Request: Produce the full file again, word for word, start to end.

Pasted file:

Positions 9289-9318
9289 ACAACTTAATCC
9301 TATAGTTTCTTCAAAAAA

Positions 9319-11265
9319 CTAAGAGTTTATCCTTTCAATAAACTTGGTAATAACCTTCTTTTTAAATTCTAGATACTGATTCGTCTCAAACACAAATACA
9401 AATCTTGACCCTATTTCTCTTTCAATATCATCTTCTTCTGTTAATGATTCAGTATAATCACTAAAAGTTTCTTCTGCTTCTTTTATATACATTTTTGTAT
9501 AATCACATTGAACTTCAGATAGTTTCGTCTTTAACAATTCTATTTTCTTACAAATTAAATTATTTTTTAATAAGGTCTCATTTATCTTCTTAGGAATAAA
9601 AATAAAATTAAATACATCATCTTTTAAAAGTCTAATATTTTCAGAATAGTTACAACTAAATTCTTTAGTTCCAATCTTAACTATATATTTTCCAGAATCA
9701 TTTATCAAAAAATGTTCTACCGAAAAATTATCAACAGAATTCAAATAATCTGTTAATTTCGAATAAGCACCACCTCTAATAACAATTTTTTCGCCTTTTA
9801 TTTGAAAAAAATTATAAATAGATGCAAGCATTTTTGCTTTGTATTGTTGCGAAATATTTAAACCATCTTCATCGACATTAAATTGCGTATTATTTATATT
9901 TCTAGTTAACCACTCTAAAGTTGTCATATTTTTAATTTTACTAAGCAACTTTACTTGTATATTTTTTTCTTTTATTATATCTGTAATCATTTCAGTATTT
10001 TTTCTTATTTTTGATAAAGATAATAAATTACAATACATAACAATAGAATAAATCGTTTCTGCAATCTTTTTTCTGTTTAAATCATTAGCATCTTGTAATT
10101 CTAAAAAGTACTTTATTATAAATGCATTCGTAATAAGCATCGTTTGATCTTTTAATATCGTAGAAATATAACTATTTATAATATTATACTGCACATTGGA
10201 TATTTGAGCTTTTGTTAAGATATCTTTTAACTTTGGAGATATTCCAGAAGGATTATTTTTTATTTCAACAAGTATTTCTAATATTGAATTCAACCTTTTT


Positions 9289-9318
9289 ACAACTTAATCC
9301 TATAGTTTCTTCAAAAAA

Positions 9319-11265
9319 CTAAGAGTTTATCCTTTCAATAAACTTGGTAATAACCTTCTTTTTAAATTCTAGATACTGATTCGTCTCAAACACAAATACA
9401 AATCTTGACCCTATTTCTCTTTCAATATCATCTTCTTCTGTTAATGATTCAGTATAATCACTAAAAGTTTCTTCTGCTTCTTTTATATACATTTTTGTAT
9501 AATCACATTGAACTTCAGATAGTTTCGTCTTTAACAATTCTATTTTCTTACAAATTAAATTATTTTTTAATAAGGTCTCATTTATCTTCTTAGGAATAAA
9601 AATAAAATTAAATACATCATCTTTTAAAAGTCTAATATTTTCAGAATAGTTACAACTAAATTCTTTAGTTCCAATCTTAACTATATATTTTCCAGAATCA
9701 TTTATCAAAAAATGTTCTACCGAAAAATTATCAACAGAATTCAAATAATCTGTTAATTTCGAATAAGCACCACCTCTAATAACAATTTTTTCGCCTTTTA
9801 TTTGAAAAAAATTATAAATAGATGCAAGCATTTTTGCTTTGTATTGTTGCGAAATATTTAAACCATCTTCATCGACATTAAATTGCGTATTATTTATATT
9901 TCTAGTTAACCACTCTAAAGTTGTCATATTTTTAATTTTACTAAGCAACTTTACTTGTATATTTTTTTCTTTTATTATATCTGTAATCATTTCAGTATTT
10001 TTTCTTATTTTTGATAAAGATAATAAATTACAATACATAACAATAGAATAAATCGTTTCTGCAATCTTTTTTCTGTTTAAATCATTAGCATCTTGTAATT
10101 CTAAAAAGTACTTTATTATAAATGCATTCGTAATAAGCATCGTTTGATCTTTTAATATCGTAGAAATATAACTATTTATAATATTATACTGCACATTGGA
10201 TATTTGAGCTTTTGTTAAGATATCTTTTAACTTTGGAGATATTCCAGAAGGATTATTTTTTATTTCAACAAGTATTTCTAATATTGAATTCAACCTTTTT